Epilepsy is a prevalent neurological disorder affecting approximately 50 million people worldwide, as reported by the World Health Organization [WHO] (2017). Although up to 30% of epilepsy cases are claimed to have a genetic cause (Weber et al., 2017), the underlying genetic factors remain unknown for a significant number of patients (Weber et al., 2017; Lasko and Luthy, 2021). The trio (two parents and the affected proband)-based study combined with whole-exome sequencing (WES) has emerged as a popular method to identify new epilepsy candidate genes (Dupépé et al., 2019). WES produces a thorough yet precise list of candidate genes at a reasonable price by focusing on the protein-coding regions (Harnish et al., 2019; Qiao et al., 2022a). Although several large-scale genetic diagnostic tests using trio-based WES have yielded significant results (Guan et al., 2021; Zhai et al., 2021), the approach has a high rate of false positive results, like another next-generation sequencing (NGS) techniques (Zhang et al., 2015), highlighting the need for direct experimentation to fully understand the effect of a variant (Lee et al., 2014; XiangWei et al., 2019).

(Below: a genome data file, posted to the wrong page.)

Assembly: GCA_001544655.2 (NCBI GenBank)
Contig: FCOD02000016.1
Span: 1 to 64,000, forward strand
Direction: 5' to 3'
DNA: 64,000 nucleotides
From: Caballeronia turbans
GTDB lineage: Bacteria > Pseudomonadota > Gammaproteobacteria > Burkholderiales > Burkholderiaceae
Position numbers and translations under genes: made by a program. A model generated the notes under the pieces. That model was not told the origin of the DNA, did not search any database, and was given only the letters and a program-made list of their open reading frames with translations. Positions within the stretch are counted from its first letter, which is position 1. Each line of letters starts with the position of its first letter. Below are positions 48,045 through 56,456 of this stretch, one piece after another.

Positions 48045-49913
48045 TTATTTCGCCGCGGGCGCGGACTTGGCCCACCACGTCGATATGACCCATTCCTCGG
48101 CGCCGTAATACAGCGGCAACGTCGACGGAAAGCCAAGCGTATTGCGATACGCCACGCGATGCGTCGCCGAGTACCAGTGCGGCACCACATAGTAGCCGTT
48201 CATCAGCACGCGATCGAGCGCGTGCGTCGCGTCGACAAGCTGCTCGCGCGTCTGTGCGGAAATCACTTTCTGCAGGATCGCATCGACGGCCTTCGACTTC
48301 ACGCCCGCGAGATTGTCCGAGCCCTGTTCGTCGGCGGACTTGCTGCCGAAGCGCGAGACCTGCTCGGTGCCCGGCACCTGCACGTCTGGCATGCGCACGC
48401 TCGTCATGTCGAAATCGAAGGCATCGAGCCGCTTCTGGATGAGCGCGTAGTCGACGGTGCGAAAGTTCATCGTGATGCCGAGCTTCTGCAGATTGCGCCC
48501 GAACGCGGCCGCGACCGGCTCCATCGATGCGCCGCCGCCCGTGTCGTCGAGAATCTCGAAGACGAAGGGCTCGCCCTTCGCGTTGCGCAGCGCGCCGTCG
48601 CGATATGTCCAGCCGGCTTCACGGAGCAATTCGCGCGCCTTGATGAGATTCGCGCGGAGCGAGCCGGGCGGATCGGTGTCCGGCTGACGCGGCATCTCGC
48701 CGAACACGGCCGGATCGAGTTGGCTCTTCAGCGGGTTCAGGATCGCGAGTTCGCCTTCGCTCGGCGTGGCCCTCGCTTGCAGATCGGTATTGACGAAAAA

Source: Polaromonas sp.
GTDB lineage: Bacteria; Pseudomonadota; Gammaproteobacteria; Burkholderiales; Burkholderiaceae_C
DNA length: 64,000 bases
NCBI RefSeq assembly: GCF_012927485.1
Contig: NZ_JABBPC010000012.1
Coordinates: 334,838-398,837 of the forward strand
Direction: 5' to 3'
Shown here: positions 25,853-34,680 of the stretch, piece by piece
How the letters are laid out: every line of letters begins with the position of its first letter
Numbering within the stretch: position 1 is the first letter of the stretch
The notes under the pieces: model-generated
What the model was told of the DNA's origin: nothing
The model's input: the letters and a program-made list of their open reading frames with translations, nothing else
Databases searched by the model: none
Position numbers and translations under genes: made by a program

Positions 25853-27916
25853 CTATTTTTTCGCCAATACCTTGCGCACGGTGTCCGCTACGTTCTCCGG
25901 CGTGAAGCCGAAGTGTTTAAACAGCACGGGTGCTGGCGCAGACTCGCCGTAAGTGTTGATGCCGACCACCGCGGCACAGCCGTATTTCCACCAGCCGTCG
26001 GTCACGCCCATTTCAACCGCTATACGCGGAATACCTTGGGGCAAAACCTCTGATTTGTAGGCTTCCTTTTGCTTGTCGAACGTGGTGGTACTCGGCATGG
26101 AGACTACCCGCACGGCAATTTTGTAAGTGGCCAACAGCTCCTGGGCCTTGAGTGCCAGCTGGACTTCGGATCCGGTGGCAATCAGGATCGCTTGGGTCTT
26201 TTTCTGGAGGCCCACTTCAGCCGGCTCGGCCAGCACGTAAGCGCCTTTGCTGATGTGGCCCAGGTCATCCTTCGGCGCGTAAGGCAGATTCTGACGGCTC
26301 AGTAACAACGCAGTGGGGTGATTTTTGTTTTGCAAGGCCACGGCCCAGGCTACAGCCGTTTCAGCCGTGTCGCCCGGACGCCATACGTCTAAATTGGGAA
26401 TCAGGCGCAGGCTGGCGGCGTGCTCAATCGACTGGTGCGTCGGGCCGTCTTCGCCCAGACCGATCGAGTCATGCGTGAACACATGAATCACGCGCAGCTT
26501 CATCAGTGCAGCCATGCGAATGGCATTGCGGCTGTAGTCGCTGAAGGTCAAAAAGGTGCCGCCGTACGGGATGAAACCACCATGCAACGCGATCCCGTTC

Experimental models, including cultured cells, Drosophila, zebrafish, and rodents such as mice and rats, are widely used to study epilepsy candidate genes. Drosophila is a particularly attractive model due to its short life cycle of only 50 days and its ability to produce a large number of offspring. Due to these factors, spatiotemporal genetic modifications, such as those enabled by the UAS/Gal4 system, can be used to conduct fly research in just a few months (Kepecs et al., 2002; Takai et al., 2020; Guerrini et al., 2021). The discovery of the Drosophila model is also easy to translate to other vertebrate models (Hunt et al., 2019; Hegazi et al., 2022).